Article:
Top Tips for a Really Reliable Recall Part 1
Build value for your recall word
I recommend choosing a word for recall, rather than using your dog’s name. We tend to say our dog’s name a lot and quite often out of context of recall. Once you have chosen your word, play the name game. In a low distracting environment, so a quiet room in your house is good for starters, ask your dog to sit in front of you. Whilst they are looking at you say your recall word and give them a treat. Repeat this a few times. What you are doing is making a pairing between the word and something your dog likes (food!). Once you’ve played this game a few times with your dog looking at you, wait to catch them looking away and then say your recall word. When they re-orientate back to you, reward. Take this game to more advanced levels gradually and practise in lots of different places, being careful to up the distraction level slowly.
Know what makes your dog tick
If you had to write down a list of things your dog finds distracting could you find 10 different things? That is your task! Write 10 things your dog finds distracting and rate them from 1 to 10 in terms of distraction level. 1 being something your dog is very slightly distracted by, 10 being something your dog certainly wouldn’t recall away from. Having this information will help you plan your recall training sessions and it will also enable you to ensure you aren’t putting your dog in a level 10 distraction environment when he isn’t ready.
Up the distractions SLOWLY
Like with the recall name game, when practising recall, the best place to start is in the house, practise in all the rooms in your house. Then take your training out into the garden and so on. Lots of training can be done in the home and we strongly recommend that this is the place that all training starts.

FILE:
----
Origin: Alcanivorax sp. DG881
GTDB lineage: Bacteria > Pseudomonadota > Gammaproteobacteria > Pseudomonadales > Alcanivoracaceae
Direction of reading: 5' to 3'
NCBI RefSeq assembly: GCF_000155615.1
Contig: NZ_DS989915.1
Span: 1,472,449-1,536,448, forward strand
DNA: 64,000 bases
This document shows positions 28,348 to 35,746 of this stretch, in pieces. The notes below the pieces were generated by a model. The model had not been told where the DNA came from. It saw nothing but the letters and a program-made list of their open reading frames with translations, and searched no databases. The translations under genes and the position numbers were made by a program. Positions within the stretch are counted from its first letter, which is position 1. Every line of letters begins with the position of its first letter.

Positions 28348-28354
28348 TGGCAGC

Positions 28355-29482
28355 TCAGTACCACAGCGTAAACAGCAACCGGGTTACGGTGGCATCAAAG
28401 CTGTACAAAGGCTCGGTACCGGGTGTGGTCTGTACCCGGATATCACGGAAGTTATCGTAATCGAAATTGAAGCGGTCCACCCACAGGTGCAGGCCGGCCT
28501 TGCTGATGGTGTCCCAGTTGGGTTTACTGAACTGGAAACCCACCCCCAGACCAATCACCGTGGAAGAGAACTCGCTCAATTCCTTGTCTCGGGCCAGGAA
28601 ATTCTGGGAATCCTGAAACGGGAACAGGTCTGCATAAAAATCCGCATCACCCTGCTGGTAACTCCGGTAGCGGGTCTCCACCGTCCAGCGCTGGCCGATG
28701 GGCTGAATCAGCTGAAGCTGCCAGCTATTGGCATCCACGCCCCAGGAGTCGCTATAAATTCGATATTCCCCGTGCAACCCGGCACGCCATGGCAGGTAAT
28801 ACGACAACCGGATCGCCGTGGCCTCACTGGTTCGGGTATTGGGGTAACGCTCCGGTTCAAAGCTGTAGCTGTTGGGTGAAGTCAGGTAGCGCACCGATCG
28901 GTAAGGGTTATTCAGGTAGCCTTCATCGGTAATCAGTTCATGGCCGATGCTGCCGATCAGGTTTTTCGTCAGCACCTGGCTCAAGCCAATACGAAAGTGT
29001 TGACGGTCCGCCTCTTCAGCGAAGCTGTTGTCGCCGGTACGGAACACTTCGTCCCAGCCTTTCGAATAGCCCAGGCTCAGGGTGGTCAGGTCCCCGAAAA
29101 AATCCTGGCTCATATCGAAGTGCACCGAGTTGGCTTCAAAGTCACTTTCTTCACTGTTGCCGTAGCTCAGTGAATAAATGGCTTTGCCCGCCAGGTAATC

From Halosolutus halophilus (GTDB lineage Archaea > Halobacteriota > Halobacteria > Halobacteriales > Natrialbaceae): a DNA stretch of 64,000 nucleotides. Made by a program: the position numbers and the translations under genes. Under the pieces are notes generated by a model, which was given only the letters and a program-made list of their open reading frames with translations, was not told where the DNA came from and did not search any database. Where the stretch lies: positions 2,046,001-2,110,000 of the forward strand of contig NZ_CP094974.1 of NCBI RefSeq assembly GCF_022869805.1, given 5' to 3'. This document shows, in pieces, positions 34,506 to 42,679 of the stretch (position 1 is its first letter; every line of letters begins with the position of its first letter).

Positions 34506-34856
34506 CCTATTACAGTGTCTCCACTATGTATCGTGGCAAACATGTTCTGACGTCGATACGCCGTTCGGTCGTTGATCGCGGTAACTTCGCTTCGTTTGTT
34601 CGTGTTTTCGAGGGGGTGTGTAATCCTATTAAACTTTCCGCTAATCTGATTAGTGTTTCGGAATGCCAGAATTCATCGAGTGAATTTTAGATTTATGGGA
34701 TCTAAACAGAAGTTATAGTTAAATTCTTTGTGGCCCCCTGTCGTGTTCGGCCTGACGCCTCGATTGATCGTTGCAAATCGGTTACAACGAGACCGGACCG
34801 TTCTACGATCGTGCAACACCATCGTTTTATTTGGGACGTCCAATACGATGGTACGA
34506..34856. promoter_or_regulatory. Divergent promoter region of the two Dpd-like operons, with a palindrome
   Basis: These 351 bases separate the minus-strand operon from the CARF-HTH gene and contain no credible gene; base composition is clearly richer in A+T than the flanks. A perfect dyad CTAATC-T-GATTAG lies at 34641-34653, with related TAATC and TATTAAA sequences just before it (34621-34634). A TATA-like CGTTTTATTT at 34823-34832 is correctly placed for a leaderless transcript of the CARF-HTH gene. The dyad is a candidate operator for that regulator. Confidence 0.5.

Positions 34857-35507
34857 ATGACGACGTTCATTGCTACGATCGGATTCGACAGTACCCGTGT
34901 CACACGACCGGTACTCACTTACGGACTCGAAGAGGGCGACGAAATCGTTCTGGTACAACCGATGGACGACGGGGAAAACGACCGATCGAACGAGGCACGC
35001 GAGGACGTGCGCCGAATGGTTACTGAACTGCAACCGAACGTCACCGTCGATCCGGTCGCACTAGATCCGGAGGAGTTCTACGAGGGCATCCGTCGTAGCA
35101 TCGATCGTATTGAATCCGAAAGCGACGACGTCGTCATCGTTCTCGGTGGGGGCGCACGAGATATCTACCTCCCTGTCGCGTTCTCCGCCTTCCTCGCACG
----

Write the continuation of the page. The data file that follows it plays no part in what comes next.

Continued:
Have a picture in your head as to what you want your recall to look like
When you picture your dog recalling back to you, what does it look like? For me, my perfect recall is; I call, my dog turns around instantly and runs as fast as they can back to me. To help you achieve what you want, have an image of how you want your recall to look and write it down. Setting this criteria will make things clearer.
What are your dog’s favourite rewards?
For each of my dogs, I know what they find rewarding and I have a list from low value to high value. Knowing what rewards you can use and what level of value they are to your dog will help you to have an arsenal of reinforcement for your recall training. List what your dog finds rewarding and really think outside of the box.
About the Author: Lauren Langman is responsible for the design and development of all Devon Dogs classes, events and workshops. She competes in Agility at Grade 7, the highest rank of competition in the British agility arena. She regularly competes and wins at top agility events in the UK including Crufts and Olympia, and has represented the UK at World Agility Championship level on many occasions.